This book is an insightful look into Russian history and culture since the collapse of the Soviet Empire. It is written and told in such a way that it will keep you interested throughout. You can read "Lenin's Tomb" by Remnick, then "Putin Country," by Garrels, and you will gain a thorough understanding of modern Russian history and culture, and it will be fascinating.
A timely book that won't be so timely in a few years, but that's the fate of all journalistic accounts of a snapshot in time. Anne Garrels is an American journalist who has been covering Russia since Soviet days. In Putin Country, published just last year (2016) she travels to modern Russia to try to capture what life is like under Putin. She supposedly picked a city at random, though it's a bit suspicious that Chelyabinsk happened to be one she'd visited before, and which is also famous for recently being the location of a meteor strike in 2013.
In contrast to another book I read recently, Gary Kasparov's "Winter is Coming: Why Vladimir Putin and the Enemies of the Free World Must Be Stopped," Garrels's book is not a polemic but a work of journalism. That said, she doesn't keep her own opinions entirely out of the narrative, and one always has to be suspicious about what a writer chooses to talk about and what she doesn't. But Putin Country doesn't seem to be pushing any particular agenda, even if it is not very flattering to Vladimir Putin.
Garrels largely confirms what Gary Kasparov claimed - that under Putin, Russia has slipped back into a corrupt authoritarian oligarchy. There are many differences from Soviet days - there are more paths for upward mobility, for example. You don't have to be a Party member, and you don't even have to be involved in organized crime, though it's nearly impossible to get very far without having to deal with them, and with government officials (often pretty much the same thing) who want their cut. Over and over, Garrels tells the story of activists, reformers, and entrepreneurs who are shut down, intimidated, or jailed as soon as they're becoming successful.
Alcoholism is rampant, of course, as is radiation sickness in towns and villages that were for decades exposed to shocking levels of radioactive waste, simply dumped into rivers. Officials told everyone that it was fine and not to believe their lying eyes. Garrels interviews some scientists who led protests even under the USSR, and attracted enough attention to force a government response, though the cost to themselves and their careers was high. Today many thousands are still sick and suffering from birth defects, cancer, and stunted lives. It seems entire regions have had their populations stunted.
This is a pretty depressing book. There is not much of a glimmer of hope that Russia is going to become better any time soon. If something happened to Putin, whoever takes his place isn't going to be any better.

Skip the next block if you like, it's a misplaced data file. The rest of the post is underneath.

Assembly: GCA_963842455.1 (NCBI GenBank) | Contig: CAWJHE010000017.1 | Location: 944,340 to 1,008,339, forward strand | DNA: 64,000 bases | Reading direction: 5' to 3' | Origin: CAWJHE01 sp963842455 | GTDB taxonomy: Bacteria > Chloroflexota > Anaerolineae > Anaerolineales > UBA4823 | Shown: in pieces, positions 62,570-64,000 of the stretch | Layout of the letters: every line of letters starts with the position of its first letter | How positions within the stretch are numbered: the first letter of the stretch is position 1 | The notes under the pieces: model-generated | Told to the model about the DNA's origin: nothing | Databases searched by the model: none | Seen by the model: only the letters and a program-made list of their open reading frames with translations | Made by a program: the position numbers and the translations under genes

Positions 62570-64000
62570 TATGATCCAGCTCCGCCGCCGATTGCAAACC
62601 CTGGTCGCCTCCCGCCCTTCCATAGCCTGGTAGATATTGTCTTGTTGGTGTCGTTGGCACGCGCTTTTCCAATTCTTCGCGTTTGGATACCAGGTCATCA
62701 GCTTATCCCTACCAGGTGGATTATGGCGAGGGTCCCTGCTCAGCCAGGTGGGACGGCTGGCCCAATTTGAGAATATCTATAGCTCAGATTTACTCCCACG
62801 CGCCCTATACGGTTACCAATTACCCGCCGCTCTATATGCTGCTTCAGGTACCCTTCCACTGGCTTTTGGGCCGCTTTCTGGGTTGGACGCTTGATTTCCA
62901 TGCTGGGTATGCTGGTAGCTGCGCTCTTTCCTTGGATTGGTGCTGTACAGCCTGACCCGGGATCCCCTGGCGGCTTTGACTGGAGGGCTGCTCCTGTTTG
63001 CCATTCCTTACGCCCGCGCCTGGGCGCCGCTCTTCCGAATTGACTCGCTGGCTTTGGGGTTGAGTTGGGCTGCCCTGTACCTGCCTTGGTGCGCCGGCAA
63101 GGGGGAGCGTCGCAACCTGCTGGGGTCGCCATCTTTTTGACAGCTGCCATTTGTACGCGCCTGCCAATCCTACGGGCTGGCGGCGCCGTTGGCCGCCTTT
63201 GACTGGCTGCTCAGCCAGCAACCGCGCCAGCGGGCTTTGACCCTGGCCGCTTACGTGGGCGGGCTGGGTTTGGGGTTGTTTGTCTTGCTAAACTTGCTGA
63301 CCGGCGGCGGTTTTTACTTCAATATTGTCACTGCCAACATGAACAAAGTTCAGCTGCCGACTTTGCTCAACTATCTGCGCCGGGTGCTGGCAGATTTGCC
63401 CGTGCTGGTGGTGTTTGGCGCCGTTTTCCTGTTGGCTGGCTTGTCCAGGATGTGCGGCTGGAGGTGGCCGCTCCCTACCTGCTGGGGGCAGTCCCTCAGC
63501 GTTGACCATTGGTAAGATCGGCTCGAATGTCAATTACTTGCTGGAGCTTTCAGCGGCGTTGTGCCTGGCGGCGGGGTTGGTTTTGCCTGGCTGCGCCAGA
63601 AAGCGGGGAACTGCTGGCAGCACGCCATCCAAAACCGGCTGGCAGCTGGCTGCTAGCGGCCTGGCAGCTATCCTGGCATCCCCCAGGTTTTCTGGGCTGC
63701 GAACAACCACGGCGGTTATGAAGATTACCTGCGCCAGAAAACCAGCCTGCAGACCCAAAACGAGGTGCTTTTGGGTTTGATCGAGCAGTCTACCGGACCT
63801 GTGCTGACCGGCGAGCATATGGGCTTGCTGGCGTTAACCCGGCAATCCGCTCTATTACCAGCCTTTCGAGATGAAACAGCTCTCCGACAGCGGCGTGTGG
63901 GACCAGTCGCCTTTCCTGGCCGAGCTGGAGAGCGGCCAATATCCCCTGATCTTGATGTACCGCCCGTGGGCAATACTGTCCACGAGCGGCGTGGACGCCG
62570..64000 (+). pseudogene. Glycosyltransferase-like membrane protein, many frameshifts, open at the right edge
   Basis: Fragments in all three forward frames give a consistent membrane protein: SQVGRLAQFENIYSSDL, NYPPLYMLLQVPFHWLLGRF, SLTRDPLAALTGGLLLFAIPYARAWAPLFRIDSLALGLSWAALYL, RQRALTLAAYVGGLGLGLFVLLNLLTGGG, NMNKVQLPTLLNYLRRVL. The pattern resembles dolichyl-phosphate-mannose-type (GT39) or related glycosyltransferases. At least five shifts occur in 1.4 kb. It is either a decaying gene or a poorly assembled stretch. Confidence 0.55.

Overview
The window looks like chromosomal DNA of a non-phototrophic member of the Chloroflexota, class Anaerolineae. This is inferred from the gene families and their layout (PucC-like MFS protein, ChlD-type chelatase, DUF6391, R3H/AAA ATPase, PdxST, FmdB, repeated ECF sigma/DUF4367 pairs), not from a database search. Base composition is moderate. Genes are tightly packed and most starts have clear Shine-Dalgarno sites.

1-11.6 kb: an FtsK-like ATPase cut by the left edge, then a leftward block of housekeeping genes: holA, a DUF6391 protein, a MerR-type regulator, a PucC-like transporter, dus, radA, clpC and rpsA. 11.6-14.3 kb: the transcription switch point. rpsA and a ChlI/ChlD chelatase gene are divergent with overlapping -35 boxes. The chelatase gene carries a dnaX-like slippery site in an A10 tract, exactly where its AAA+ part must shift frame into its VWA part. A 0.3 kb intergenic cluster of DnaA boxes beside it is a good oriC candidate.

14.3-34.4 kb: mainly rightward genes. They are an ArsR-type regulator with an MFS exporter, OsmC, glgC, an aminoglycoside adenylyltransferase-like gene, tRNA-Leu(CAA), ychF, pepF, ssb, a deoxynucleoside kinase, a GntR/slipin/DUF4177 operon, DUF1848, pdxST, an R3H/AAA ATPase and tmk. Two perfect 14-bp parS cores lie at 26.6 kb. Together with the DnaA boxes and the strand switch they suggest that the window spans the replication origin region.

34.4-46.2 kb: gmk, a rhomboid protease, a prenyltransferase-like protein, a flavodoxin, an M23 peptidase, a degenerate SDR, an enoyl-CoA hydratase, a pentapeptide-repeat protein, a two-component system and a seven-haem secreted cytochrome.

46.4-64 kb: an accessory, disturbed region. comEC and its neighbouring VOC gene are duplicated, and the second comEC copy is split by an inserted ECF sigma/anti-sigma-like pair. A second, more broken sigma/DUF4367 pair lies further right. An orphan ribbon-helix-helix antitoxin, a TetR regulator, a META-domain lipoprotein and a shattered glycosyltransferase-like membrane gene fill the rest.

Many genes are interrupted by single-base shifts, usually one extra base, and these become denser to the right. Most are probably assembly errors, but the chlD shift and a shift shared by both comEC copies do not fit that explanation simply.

So what do the Russian people think of Putin? According to the people Garrels talked to (keeping in mind, for purposes of this book, "the Russian people" is the inhabitants of the Chelyabinsk area), it's mixed. Most people aren't happy with the way things are run and the corruption, but many admire Putin's "strength," and the way he's restored respect for Russia after the humiliating collapse of the Soviet Union. Back in the 90s and early 2000s, there was a lot of pro-Western sentiment as Russia opened up and experienced a few heady years of freedom, but that has soured now. Garrels herself is generally treated politely, but no one has much good to say about America or the West.
Putin Country will probably just reinforce most of what Americans already think they know about Putin's Russia - that it's a corrupt kleptocracy ruled by a nationalist strongman, whose people often look up to him despite the fact that he's manifestly not acting in the best interests of the common man. That it's populated by underpaid professionals, scrabbling workers, alcoholics, now facing threats from Islamic extremists (far more internal threats than the U.S. has to worry about) while being encircled, geographically and economically, by an increasingly hostile West. It is not surprising that Russians feel defensive and their impulse is not to throw off the rule of Putin, who is actually standing up to these threats, or gives the appearance of doing so.
An interesting book, and yet I couldn't really convince myself that it's a comprehensive or balanced picture. Not that I think Garrels was being dishonest, but she's clearly an American, looking at things that interest Americans. She was talking to people willing to talk to an American journalist, in one little Russian city. Gary Kasparov's book was far less objective, far less balanced, but at least it was the work of a Russian (albeit one who has lived in exile for many years). I would like to read more books by actual Russians who are brave enough to tell us what it's really like in Putin country.
Superb book, that deals with every day life in Russia & exposes at an everyday level what it is like to life in a country where corruption is now the law as the law no longer exist. It is shocking as to how this country has fallen into utter chaos. Shocking & very well written.